Huawei announced a new co-operation agreement with the African Union on Friday, consolidating an important strategic partnership as the Chinese telecoms equipment maker fights a US effort to disrupt its operations over accusations of spying.
The memorandum of understanding extends an existing partnership agreement with the AU for another three years and underscores Huawei’s position as Africa’s top supplier of information and communications technology despite allegations that it hacked the regional body’s headquarters from 2012 to 2017.
Philippe Wang, Huawei’s vice-president for north Africa, said the agreement should put an end to “the rumours of data leakage from the AU by Huawei equipment” and showed the AU’s continued “trust” in the company.
Last year, AU officials told the Financial Times that computer systems installed by Huawei in its headquarters had been transferring confidential information daily to servers in China between 2012 and 2017.
The data theft was first reported by French newspaper Le Monde Afrique, which said AU technicians identified the leak after noticing unusually high levels of data transfer activity each day between midnight and 2am.
Although AU spokespeople initially declined to comment on the allegations, the organisation, Huawei and the Chinese government have since publicly denied that the data were stolen. “These are totally false allegations,” the head of the AU commission, Moussa Faki Mahamat, said in February 2018. “What I can assure you of is that the relations between China and Africa . . . are unwavering.”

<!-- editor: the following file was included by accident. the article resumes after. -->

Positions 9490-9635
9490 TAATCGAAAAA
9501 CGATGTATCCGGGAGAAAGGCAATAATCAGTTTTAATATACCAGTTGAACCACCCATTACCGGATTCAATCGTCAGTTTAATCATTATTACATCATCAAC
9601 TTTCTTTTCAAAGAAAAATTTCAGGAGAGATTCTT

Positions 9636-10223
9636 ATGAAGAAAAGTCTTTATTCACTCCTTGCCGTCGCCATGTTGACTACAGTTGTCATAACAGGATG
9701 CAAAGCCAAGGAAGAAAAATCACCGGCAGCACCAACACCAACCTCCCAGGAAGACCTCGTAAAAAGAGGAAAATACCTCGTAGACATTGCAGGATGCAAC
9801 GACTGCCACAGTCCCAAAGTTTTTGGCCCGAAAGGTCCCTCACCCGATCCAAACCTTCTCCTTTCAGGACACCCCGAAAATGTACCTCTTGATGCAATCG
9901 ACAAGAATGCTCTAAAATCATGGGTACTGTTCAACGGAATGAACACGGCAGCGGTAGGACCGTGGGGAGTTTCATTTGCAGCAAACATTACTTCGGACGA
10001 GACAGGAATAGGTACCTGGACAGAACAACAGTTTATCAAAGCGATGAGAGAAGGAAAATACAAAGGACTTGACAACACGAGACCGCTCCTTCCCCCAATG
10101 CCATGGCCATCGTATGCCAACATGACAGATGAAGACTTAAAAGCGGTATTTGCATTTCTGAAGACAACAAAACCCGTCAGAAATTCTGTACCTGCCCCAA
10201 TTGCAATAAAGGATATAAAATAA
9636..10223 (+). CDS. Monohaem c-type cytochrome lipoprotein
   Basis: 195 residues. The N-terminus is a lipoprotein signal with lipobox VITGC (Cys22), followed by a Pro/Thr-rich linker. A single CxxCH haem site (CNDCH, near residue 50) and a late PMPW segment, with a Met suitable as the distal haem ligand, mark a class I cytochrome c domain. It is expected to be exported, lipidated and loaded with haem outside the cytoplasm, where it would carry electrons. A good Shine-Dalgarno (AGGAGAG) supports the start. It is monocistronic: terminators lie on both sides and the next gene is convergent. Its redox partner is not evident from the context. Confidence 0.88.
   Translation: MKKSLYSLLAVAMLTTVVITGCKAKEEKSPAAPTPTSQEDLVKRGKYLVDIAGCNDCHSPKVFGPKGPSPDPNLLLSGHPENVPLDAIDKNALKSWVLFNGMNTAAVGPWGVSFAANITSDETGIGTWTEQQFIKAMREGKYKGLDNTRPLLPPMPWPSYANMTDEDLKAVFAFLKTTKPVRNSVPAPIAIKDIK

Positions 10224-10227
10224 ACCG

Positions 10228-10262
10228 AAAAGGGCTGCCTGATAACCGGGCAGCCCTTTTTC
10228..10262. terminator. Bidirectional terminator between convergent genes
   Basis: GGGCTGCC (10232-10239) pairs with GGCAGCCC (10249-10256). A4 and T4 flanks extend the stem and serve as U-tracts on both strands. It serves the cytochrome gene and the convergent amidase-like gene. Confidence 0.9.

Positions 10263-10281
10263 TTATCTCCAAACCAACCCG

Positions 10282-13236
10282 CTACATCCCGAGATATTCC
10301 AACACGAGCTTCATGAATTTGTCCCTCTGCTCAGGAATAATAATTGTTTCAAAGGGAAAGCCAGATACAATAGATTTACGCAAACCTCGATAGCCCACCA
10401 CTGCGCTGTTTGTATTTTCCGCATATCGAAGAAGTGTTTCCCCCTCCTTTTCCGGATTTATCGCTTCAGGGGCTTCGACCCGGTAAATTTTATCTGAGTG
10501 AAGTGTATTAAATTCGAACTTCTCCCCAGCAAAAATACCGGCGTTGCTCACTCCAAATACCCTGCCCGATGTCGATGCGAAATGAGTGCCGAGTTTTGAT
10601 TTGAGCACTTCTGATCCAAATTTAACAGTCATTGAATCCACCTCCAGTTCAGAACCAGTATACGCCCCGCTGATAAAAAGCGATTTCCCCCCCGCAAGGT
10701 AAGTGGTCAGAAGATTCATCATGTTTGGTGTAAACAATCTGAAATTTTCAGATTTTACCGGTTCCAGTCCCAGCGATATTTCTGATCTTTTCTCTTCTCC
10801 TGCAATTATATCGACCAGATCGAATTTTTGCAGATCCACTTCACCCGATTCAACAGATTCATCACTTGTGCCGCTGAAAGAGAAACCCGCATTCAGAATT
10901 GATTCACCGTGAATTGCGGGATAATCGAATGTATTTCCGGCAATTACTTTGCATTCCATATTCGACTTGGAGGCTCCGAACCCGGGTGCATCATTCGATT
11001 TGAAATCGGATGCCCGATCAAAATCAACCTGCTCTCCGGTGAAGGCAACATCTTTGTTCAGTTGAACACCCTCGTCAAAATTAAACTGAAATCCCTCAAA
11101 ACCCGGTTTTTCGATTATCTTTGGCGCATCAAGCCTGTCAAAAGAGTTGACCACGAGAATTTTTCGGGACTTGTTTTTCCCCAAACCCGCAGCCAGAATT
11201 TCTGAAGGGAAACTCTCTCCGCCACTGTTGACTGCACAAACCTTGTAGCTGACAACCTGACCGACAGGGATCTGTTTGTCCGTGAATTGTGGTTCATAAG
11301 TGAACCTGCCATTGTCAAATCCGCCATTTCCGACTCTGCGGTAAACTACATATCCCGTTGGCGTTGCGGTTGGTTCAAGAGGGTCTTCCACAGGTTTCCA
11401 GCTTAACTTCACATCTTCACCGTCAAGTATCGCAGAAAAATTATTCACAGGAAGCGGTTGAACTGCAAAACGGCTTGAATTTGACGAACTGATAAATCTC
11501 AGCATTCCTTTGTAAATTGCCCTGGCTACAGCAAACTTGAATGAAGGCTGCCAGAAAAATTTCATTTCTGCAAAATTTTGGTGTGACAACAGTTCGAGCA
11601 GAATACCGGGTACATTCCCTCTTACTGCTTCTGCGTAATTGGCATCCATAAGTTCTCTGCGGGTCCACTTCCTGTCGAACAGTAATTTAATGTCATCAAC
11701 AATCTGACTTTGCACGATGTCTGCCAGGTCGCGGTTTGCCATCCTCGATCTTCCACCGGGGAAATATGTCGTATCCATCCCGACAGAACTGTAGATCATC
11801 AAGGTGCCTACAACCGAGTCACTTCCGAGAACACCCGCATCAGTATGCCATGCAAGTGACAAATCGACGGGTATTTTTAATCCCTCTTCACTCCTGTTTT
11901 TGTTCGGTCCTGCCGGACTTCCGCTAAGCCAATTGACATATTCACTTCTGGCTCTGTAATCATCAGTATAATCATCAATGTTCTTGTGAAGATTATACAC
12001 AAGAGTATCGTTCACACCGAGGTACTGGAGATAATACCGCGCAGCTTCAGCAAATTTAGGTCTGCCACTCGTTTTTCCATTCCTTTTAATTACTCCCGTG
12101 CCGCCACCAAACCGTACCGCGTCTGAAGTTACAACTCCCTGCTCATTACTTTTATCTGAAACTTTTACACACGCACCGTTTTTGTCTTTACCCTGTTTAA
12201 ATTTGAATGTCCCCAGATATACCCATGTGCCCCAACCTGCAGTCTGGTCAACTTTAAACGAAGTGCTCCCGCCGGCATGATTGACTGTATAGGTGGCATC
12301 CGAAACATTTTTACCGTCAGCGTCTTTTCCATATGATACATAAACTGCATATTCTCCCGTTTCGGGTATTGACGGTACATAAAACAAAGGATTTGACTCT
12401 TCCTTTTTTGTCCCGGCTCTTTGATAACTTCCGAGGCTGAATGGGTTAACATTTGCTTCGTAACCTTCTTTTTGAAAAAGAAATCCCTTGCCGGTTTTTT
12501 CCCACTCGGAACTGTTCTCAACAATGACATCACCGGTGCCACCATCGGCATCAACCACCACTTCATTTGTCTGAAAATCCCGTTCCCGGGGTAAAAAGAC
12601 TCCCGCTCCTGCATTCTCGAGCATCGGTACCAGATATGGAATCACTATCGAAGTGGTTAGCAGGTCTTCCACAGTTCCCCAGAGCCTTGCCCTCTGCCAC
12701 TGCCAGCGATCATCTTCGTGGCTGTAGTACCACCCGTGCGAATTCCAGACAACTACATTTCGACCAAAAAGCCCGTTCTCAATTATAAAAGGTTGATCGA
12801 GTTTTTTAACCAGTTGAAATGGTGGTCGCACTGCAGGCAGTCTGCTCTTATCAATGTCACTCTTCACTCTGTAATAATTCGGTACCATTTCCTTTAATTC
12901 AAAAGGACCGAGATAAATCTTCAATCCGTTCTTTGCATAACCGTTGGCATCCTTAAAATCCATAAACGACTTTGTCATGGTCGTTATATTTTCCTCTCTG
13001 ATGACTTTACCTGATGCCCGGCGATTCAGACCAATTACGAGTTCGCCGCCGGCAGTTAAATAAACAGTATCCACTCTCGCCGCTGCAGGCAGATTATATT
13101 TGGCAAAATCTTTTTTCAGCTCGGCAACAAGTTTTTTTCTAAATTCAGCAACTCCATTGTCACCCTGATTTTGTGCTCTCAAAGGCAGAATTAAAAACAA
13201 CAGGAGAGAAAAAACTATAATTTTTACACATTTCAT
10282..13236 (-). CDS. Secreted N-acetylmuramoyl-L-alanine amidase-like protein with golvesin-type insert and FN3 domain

Analysts said the blanket denials, on top of the of the fact that the alleged theft remained secret for a year after it was discovered, reflected China’s dominant relationship with African states and the importance of Huawei to the continent’s telecoms infrastructure.
Although comprehensive figures are limited, Huawei and fellow Chinese telecom group ZTE are said to have built more than 50 3G networks in more than 36 African countries. By undercutting competitors, Huawei, in particular, has become the telecoms partner of choice for most African governments, say experts.
On Friday Mr Wang, described Huawei as “the strategic partner for the digitalization of Africa”. He said the company “is committed to providing the African Union with a unique experience . . . especially in terms of technology transfer and connectivity”.
The agreement provides for Huawei to support the AU to develop ICT infrastructure across the continent and deliver cyber security, health and education programmes.
“We are pleased to consolidate our existing partnership with Huawei” said Thomas Kwesi Quartey, the deputy head of the AU Commission. “It is essential that we work closely with our partners to meet the digital transformation challenges of Africa.”